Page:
On December 9, the most well-known of all comets, Halley, hits a significant milestone in its 75-year trek through the solar system. It reaches aphelion, which is its farthest farthest distance from the Sun. Certainly, Halley’s Comet has left an indelible impact on the annals of history. It succeeded in reaching a tremendous number of fans worldwide! Back in 1696, Sir Edmond Halley was the first person to observe the recurrence of the comet, which he linked to the subsequent appearances. Just imagine what he would’ve felt back then! Halley was able to accurately forecast the recurrence of the comet that is now known as the Halley comet in the year 1758, but he did not survive to witness its arrival. This is such an incredible story!
Forever Halley’s Comet: Where Is It Now?
Halley’s comet has not been observed by anyone since the Very Large Telescope of the European Southern Observatory succeeded in capturing an image of it back in 2003, which is quite a long time. There were up to 28 Astronomical Units (AU) between it and our planet at the time, and its magnitude was +28. But thanks to new data, we know more about Halley’s Comet!
The precise time of aphelion takes place on December 9, which is a few days away, at one o’clock in the afternoon by Universal Time. Halley’s comet will be 35.14 astronomical units (AU) away from the Sun at that point, which is equivalent to roughly 3.3 billion miles or 5.3 billion meters. Incredible in every way!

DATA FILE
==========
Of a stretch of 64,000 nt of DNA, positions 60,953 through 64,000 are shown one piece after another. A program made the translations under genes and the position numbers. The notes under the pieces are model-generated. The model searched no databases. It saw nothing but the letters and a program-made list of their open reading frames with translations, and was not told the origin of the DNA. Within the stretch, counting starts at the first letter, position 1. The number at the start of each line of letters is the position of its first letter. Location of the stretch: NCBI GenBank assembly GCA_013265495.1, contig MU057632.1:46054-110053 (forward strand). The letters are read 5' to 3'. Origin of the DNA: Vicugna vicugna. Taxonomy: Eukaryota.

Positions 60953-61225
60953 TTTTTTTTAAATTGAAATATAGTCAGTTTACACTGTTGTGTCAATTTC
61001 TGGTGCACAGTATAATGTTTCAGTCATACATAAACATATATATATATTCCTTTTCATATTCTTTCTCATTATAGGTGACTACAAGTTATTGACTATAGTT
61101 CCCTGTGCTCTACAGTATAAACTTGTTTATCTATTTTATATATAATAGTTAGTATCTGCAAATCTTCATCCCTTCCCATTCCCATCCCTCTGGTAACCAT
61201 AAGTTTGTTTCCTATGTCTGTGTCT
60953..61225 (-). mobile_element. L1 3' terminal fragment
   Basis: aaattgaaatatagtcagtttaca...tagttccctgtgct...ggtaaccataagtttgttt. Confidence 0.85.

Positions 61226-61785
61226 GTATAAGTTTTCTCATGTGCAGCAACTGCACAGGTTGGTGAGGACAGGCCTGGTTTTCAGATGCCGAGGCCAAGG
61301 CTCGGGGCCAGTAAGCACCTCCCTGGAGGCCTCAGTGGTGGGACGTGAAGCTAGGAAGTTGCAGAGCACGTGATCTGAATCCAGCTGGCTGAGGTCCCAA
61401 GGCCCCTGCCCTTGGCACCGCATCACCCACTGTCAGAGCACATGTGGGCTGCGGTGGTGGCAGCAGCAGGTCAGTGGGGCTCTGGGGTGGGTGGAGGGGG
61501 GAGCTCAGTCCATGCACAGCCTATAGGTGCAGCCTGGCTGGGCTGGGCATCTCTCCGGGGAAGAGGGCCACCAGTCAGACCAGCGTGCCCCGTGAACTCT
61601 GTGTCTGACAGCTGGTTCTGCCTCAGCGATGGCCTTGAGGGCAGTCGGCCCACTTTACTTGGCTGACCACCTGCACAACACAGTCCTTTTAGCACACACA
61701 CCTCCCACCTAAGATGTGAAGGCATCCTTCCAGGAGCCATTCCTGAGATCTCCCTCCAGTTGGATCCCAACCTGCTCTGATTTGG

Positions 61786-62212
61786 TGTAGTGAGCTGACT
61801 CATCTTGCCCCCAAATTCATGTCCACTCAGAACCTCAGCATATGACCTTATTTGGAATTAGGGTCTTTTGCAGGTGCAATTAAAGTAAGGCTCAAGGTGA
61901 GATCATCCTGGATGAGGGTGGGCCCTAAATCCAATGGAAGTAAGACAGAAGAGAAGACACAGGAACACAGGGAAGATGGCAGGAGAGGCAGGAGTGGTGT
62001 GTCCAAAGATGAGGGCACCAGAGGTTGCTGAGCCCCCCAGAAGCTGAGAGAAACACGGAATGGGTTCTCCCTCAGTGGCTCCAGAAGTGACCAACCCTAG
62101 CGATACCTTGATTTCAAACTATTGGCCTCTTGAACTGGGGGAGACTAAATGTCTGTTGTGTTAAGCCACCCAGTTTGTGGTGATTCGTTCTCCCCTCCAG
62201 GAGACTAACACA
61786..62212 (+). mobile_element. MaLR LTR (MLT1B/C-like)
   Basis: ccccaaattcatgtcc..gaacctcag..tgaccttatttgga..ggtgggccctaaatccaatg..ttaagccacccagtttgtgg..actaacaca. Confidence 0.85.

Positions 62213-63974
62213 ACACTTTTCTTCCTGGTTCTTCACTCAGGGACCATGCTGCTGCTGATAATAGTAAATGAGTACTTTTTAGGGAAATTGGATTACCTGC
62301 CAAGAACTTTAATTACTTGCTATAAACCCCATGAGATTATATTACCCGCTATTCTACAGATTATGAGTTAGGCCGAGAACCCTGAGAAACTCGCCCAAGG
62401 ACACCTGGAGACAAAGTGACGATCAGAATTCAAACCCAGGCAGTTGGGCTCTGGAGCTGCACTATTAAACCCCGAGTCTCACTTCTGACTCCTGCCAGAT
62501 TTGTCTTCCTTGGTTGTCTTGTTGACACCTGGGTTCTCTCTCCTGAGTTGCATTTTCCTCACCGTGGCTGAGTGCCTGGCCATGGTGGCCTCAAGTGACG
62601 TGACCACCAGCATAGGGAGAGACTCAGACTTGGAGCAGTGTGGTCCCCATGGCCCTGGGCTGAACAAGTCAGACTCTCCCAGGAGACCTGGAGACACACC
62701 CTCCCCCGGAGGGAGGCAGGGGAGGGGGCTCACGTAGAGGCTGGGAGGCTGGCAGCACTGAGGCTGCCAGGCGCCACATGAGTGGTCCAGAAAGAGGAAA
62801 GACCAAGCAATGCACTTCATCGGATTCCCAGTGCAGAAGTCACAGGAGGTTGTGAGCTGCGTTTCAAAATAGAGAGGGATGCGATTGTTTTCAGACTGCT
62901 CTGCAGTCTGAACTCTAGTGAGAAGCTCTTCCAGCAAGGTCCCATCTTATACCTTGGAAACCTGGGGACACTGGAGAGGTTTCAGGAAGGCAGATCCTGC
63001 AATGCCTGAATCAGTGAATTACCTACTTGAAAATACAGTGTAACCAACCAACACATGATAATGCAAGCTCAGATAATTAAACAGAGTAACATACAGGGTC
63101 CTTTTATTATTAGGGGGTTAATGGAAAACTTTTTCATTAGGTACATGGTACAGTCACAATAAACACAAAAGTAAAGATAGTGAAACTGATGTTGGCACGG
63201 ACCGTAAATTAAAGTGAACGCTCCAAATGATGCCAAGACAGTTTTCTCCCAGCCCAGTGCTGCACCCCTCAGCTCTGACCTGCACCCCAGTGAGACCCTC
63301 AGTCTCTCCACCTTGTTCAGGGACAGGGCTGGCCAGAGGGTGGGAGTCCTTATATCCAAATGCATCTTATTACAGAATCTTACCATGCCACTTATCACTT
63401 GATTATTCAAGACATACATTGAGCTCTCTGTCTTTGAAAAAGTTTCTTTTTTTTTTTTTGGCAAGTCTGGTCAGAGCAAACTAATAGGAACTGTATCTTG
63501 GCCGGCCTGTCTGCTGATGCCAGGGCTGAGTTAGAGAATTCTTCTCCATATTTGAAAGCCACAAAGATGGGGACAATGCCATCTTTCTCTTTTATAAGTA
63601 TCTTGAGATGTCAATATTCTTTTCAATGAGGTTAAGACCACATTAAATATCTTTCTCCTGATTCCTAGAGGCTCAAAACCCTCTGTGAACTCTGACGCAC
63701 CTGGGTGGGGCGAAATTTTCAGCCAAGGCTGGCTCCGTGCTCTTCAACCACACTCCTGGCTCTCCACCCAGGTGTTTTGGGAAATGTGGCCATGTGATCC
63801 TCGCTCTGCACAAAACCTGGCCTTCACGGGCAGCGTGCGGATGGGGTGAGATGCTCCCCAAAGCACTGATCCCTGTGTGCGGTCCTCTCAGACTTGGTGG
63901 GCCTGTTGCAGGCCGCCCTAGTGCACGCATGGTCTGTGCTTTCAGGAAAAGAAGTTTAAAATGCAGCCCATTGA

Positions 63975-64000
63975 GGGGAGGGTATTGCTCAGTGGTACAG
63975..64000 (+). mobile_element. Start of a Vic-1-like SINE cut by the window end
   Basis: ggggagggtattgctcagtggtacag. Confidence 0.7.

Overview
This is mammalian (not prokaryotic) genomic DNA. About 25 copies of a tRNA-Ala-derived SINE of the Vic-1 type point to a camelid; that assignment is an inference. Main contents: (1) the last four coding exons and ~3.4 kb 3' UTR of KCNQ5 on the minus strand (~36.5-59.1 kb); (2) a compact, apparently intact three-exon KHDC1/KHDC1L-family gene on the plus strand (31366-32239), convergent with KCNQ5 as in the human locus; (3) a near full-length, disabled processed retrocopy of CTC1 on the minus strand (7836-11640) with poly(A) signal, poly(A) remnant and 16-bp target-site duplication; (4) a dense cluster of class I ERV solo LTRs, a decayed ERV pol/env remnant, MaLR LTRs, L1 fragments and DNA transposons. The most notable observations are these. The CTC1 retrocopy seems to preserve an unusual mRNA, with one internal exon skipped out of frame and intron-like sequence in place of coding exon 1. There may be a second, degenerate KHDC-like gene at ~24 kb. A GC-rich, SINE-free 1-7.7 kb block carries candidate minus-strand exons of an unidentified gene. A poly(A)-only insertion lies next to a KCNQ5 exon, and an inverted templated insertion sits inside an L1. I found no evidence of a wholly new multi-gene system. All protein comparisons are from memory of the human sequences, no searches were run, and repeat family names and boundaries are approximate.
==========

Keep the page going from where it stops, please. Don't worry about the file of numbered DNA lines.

Moreover, according to our point of view on Earth, the comet will spend the next several decades lingering in the constellation Hydra and then moving toward the constellation Canis Minor. In the year 2050, the comet will travel in close proximity to the brilliant star Procyon. Fascinating indeed!
Here’s an intriguing fact: The Chinese started making studies of Halley’s Comet as far back as 467 BC. Then, everyone was able to see the comet’s appearance in the year 1066. In the time leading up to the passing away of King Harold II at the Battle of Hastings and the subsequent elevation of William the Conqueror to the throne, its apparition was seen as a portent before both events.
What’s Going to Happen Next?
On July 28, 2061, Halley’s Comet will reach its next perihelion, and it may breach absolute magnitudes in the months that follow. During the month of September 2061, observers in the northern hemisphere will see Halley’s come into view close to the northwest around dusk.